For the past three years, I have had the great honor and privilege of serving the people of Massachusetts in the Senate. Although I served for only three years, and losing this past election was disappointing, that disappointment is tempered by the great respect I have for the judgment of the people of this Commonwealth. To all the people of Massachusetts, I count myself in your debt, for the confidence you placed in me, and for allowing me to represent you.
When I arrived as a newcomer in the Senate, a lot of courtesies were extended to me. Senator-elect Elizabeth Warren deserves and will receive the same over the coming weeks, as I look forward to helping my successor make a good start. Like me, she’ll be confronted with difficult choices and tough calls. I was encouraged to hear her say following the election that she recognized how people — including many who supported me — yearned for a new era of bipartisan cooperation, and that she would work in that spirit to help get things done. That’s a cause worthy of all our support, and I wish her the best.
I never wanted to go to Washington just to be a senator. I ran because I believed our country was on the wrong track, and I thought I could help by being an independent voice more interested in building bridges than burning them. I kept my promise to be bipartisan, and to serve the interests of everyone in our state. Because we refused to bow to special interests, because we were willing to work across the aisle, we actually got things done to make a positive difference in the lives of our people. We should be incredibly proud of all that we’ve accomplished.
This collaborative and constructive approach helped us pass a Wall Street reform bill to rein in the excesses that brought on the financial crisis; eliminate the “don’t ask, don’t tell” policy that kept gays and lesbians from serving openly in the military; create a new “crowdfunding” platform for start-up businesses to raise capital from thousands of small investors so they could grow and create jobs; incentivize businesses to hire returning veterans; and to finally prohibit insider trading among members of Congress.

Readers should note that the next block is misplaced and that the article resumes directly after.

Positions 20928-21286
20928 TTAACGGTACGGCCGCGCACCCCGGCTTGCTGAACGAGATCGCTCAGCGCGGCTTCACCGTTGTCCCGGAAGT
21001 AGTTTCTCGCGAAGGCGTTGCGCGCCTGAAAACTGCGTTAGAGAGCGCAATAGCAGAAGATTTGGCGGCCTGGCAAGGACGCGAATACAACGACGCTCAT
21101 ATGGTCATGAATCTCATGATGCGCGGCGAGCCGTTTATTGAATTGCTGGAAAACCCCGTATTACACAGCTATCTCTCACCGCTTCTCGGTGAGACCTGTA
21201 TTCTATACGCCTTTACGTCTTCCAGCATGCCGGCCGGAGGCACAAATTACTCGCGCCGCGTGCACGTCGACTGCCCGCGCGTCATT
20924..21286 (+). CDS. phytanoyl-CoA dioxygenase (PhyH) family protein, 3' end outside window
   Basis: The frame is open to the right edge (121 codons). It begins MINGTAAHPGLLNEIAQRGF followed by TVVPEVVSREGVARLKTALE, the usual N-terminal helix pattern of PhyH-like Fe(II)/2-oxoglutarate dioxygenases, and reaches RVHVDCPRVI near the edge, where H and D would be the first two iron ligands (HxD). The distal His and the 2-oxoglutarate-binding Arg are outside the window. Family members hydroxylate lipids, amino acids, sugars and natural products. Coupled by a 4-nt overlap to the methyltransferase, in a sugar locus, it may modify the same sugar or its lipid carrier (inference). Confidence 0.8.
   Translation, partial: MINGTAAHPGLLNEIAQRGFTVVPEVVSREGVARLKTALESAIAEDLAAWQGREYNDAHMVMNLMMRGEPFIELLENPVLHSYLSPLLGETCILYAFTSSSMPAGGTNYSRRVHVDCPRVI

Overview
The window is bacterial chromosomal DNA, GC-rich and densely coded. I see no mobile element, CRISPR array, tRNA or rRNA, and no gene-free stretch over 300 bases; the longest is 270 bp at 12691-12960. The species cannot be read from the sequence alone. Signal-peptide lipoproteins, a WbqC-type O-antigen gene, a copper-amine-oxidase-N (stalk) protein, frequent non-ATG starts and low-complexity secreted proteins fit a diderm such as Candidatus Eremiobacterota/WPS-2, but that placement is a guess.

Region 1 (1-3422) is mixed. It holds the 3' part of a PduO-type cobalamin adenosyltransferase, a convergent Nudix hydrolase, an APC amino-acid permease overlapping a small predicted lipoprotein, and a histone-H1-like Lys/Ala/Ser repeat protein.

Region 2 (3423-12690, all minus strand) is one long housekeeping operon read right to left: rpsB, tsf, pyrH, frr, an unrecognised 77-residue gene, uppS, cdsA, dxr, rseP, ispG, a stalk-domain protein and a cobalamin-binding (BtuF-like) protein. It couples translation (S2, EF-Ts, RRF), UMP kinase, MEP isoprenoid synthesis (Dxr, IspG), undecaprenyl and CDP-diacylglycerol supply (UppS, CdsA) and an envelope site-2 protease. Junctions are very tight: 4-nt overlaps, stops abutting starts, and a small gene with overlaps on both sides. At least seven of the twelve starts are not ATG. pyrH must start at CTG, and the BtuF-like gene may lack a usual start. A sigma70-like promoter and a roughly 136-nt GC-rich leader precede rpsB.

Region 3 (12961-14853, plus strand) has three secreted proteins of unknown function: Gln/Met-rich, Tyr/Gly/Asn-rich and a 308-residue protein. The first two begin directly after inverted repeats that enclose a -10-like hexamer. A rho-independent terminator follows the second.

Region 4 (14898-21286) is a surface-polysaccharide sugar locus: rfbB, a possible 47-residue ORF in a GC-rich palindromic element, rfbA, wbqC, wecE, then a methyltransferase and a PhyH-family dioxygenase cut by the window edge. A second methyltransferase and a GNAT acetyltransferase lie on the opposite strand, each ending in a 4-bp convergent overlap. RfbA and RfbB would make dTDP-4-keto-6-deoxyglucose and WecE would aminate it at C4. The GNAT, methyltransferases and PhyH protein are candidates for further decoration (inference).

Our country continues to face many big challenges, and some have already lingered on far too long, mired down by political gamesmanship and unyielding partisanship. The only way to achieve real progress is for our elected leaders to give a fair hearing not just to ideas but also to each other. The citizens of Massachusetts and across the country deserve nothing less.
Whatever the future holds for me, I’m a grateful man. I’m fortunate to have been where I’ve been and to return to a family and a place I love. I have a lot of catching up to do, especially with Gail and the girls, and my parents. My dad is in the twilight of his life and suffering from Parkinson’s disease. It’s a horrible condition, but I’m so glad that these past few years gave me the second chance to develop the relationship with him that I never had as a kid.
If there’s anything my life has taught me, it’s that there’s always a second chance. I first realized this when a judge in Salem, Samuel Zoll, found in his courtroom a roughneck teenager who had been caught stealing. He taught me a life lesson about compassion and the responsibility we all have to each other. He changed the direction of my life, and I will seek out ways to continue my service to my neighbors and to the people of Massachusetts in one way or another. I’ll continue to support the charities doing good work for important causes like preventing domestic abuse and supporting troubled youth. I’ll continue to speak out on important issues and work where I can to help find solutions.
The only way to achieve real progress is for our elected leaders to give a fair hearing not just to ideas but also to each other.
For me, it was an honor to carry your flag in the Senate, if even for a little while, and I thank you, my friends, for that privilege.